Google's parent company reported a revenue increase of 20% as the technology giant hailed its "strong growth" in its latest financial results.
Alphabet said revenue for the last quarter was 40.5 billion dollars (£31.5 billion), up from 33.7 billion dollars (£26.2 billion) this time last year.
As usual, the Google arm of Alphabet generated the vast majority of the firm's revenue - including 33.9 billion dollars (£26.4 billion) in advertising revenue.
However, net income fell compared to the same quarter a year ago - from 9.2 billion (£7.1 billion) to just over seven billion dollars (£5.4 billion) and falling short of analyst expectations.
"I am extremely pleased with the progress we made across the board in the third quarter, from our recent advancements in search and quantum computing to our strong revenue growth driven by mobile search, YouTube and Cloud," Google chief executive Sundar Pichai said.
"We're focused on providing the most helpful services to our users and partners, and we see many opportunities ahead."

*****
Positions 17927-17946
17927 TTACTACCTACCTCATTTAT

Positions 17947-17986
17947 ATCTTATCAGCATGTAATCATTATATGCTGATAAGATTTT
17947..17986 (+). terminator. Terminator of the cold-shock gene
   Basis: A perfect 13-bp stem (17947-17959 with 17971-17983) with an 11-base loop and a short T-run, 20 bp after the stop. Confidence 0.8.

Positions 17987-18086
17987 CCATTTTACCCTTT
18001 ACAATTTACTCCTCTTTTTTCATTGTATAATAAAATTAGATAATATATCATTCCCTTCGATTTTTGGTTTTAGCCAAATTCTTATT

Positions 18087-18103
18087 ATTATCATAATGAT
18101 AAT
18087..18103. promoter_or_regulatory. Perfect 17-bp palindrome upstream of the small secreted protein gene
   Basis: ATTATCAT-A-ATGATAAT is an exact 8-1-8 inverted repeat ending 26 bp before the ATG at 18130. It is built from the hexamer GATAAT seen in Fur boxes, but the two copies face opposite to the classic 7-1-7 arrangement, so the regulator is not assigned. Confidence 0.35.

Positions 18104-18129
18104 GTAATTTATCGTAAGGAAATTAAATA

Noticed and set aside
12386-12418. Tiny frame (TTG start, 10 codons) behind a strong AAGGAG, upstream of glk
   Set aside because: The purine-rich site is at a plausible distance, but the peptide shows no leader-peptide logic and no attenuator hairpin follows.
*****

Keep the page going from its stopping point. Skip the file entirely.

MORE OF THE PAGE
Elsewhere in the results, Other Bets, the segment of Alphabet made up of the firm's other projects, such as its self-driving car firm Waymo, saw losses increase to 941 million dollars (£732 million).
That is up from 727 million (£565 million) this time last year.
Alphabet chief financial officer Ruth Porat said the firm would "continue to invest thoughtfully in talent and infrastructure to support our growth, particularly in newer areas like Cloud and machine learning".
Google also recently updated its main hardware lines - releasing its latest Pixel 4 smartphones and Nest Mini smart speaker.
Google has increased spending in recent years on areas including cloud computing and consumer electronics that it views as essential to maintaining its industry leadership in the face of stiff competition from Amazon.com Inc and Microsoft Corp.
The new businesses are pushing Google into sales of subscriptions, devices and technology licenses. But it has had to invest in people, facilities and content. Google is on track to hire more than 20,000 people this year, in large part to staff its newer units.
Nicholas Hyett, equity analyst at Hargreaves Lansdown, said he was not overly concerned by the spending.
“CEO Sundar Pichai can turn off the speculative spending at any time if he suddenly becomes more interested in profitability – but we suspect most investors would rather he stuck to the approach,” Mr Hyett wrote in a note.